“Les invitamos a escuchar a nuestras hermanas. Abrimos este espacio para que ellas puedan compartir sus experiencias. Ahora este espacio es para ellas.”
“We invite you all to listen to our sisters. We open this space so that they can share their experiences with you. Now this space is for them.”
I was holding the microphone saying those words in front of a room of mostly men in a national workshop in La Paz, Bolivia on the role of women in agriculture and care for Mother Earth.
It was the third and final day of the workshop and the women participants were fed up. They had been disappointed since day one. They expected the majority of participants to be women.
The majority were men.
They expected to hear from their sisters and exchange experiences with them. And for three days, the generalized woman’s experience was presented as the exception not the focus.
They listened for hours to men talk and share their experiences. They wondered when they as women would be invited into the discussion. And they listened as the men explained to one another that the women were just too timid to participate.
How wrong that explanation proved to be.
I had the privilege to share a dormitory with 15 other women during the workshop. There were women from Santa Rosa (the community outside of Cochabamba where we work with our family garden project), and there were women from various other regions of Bolivia: Sucre, Norte Potosi, and La Paz, to name a few. There was a beautiful mix of traditional dress and native languages spoken in that one room.
On the eve of the final day of the workshop, as we all lay in our beds with the lights already turned off to go to bed, the women began to open up with one another about their experiences during the workshop.
All of the women in that room came together on one common experience, having felt marginalized in a space where they had expected to be included.
The next morning, the final day of the workshop, my boss and I, with the support of the women we work with, approached the only female organizer of the workshop and recounted to her the conversation we had had in the dormitory the previous night.
We brainstormed together about how to respond.
She decided to elect me as the moderator of the workshop for the day, a rotating position shared amongst the workshop participants. I was nervous and unsure I was fit for it.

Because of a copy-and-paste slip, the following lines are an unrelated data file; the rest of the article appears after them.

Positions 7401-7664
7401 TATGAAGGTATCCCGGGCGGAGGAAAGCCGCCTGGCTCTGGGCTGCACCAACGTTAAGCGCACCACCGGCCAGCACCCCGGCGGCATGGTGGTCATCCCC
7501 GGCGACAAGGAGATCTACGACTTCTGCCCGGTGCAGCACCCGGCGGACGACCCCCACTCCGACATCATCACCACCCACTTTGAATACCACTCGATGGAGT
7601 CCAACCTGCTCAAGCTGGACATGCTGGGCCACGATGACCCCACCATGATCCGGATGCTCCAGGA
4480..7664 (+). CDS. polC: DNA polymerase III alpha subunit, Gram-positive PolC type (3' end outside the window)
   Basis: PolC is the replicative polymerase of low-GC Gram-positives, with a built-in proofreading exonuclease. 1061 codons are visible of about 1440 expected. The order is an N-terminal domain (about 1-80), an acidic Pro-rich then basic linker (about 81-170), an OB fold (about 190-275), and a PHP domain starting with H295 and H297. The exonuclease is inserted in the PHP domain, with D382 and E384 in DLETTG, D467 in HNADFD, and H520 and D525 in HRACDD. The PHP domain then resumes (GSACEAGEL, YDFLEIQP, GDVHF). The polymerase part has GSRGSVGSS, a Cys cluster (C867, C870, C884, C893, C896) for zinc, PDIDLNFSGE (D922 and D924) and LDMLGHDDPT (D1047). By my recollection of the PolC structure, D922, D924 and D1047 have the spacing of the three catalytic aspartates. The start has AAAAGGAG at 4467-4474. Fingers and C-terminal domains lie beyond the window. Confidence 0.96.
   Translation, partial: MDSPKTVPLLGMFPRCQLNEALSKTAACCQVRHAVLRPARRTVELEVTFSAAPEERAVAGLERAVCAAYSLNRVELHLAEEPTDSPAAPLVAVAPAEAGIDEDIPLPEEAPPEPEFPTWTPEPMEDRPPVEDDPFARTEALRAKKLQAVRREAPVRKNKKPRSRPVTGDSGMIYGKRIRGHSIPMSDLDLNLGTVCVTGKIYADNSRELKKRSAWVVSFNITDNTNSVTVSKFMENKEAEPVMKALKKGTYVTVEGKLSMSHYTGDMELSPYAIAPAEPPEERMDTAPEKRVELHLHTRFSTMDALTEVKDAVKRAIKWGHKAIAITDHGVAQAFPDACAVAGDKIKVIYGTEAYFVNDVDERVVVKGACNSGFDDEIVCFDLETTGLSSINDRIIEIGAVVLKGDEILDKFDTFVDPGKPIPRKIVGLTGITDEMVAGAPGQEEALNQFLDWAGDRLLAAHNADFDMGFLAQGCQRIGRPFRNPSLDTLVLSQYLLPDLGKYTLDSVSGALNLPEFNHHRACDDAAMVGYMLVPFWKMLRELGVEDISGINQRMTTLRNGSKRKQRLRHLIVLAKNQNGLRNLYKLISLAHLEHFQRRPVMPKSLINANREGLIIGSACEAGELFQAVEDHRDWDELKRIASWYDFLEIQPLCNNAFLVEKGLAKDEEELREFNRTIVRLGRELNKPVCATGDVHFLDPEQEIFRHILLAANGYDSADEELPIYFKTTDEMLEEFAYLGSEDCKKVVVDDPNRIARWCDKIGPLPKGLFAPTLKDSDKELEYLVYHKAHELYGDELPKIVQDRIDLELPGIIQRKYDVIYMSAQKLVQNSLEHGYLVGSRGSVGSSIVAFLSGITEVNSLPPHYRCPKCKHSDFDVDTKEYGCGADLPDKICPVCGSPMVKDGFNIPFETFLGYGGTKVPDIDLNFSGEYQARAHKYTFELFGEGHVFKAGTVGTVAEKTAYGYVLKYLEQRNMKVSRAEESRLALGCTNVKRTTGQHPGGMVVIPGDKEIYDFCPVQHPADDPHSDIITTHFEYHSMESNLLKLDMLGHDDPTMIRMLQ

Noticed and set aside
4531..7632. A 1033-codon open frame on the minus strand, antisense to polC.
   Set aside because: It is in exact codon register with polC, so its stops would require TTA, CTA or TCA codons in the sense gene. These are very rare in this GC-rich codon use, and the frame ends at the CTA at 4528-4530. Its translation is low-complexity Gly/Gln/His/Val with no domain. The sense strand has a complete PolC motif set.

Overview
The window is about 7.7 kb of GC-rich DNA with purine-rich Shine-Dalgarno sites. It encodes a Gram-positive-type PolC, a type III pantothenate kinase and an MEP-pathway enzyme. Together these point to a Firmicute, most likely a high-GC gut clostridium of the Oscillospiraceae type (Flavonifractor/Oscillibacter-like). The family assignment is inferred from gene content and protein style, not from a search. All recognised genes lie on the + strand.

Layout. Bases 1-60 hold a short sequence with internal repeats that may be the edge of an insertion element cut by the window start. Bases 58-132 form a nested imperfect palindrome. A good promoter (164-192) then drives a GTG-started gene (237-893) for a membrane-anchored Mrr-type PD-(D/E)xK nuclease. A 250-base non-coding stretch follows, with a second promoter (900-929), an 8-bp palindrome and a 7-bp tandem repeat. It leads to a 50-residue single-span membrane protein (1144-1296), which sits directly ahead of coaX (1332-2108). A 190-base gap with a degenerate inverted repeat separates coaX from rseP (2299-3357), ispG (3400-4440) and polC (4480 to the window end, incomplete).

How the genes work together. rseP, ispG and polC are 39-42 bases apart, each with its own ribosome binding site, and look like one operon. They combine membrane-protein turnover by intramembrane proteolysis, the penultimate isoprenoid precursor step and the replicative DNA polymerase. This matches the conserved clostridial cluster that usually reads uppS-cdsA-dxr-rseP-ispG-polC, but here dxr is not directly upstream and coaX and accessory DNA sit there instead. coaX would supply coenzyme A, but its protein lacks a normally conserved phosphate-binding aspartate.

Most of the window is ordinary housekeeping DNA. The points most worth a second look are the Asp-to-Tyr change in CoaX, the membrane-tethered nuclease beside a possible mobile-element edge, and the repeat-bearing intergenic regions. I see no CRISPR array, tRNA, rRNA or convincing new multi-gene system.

But with the support of my boss, we decided it was worth it.We agreed to collaborate, I would moderate and she would encourage the women of Santa Rosa to speak and eventually herself speak about her experience. We realized that we could use the power of being the moderator to open up a space for the experiences of these women to be heard.
We coordinated with one of the women from Santa Rosa to be the first to speak. After asking the men in the room for their attention and respect for the women, I handed her the microphone.
She stood up and passionately, if not also nervously, addressed the room in her native language of Quechua. She explained how hurtful it was to be invited to a workshop for women and be outnumbered by men.
She expressed how disappointed she was by the participation of her sisters, whom she knew had so much to share, but weren’t given the space to do it. She cried as she connected the lack of participation of women in the workshop to the marginalization and abuse of women in society as a whole.
And she inspired the rest of the women in the room to stand up and share their experiences as well.
For the next hour, it was my role to guard the mic, to make sure that the mic was passed to each woman who wanted to speak.
This meant taking the mic back from a one man and repeatedly calming the anxious insistence from many men who approached me to suggest that we cut the women off, clearly made uncomfortable by the change of power dynamics in the room.
But the women persisted.
One by one, they spoke about their experiences caring for the Earth and for their families. They spoke about their spiritual connection with the land and sang songs in their native languages about that connection.
They challenged their fellow sisters to unite and care for one another instead of criticizing and marginalizing one another, like so many men already had.
They did not hesitate to take the microphone when it was made available to them.
And as a Franciscan lay missioner, it was clear to me that I was not called to be the “voice for the voiceless.” It was not my role to speak on behalf of these women who had been marginalized. Their experiences were not my own experiences.
If I had spoken for them instead of passing them the microphone, I would have joined the many who had silenced them instead of listening to them.
Instead, we joined together in opening a space for their experiences to be heard, their joy, their suffering and their wisdom to be honored.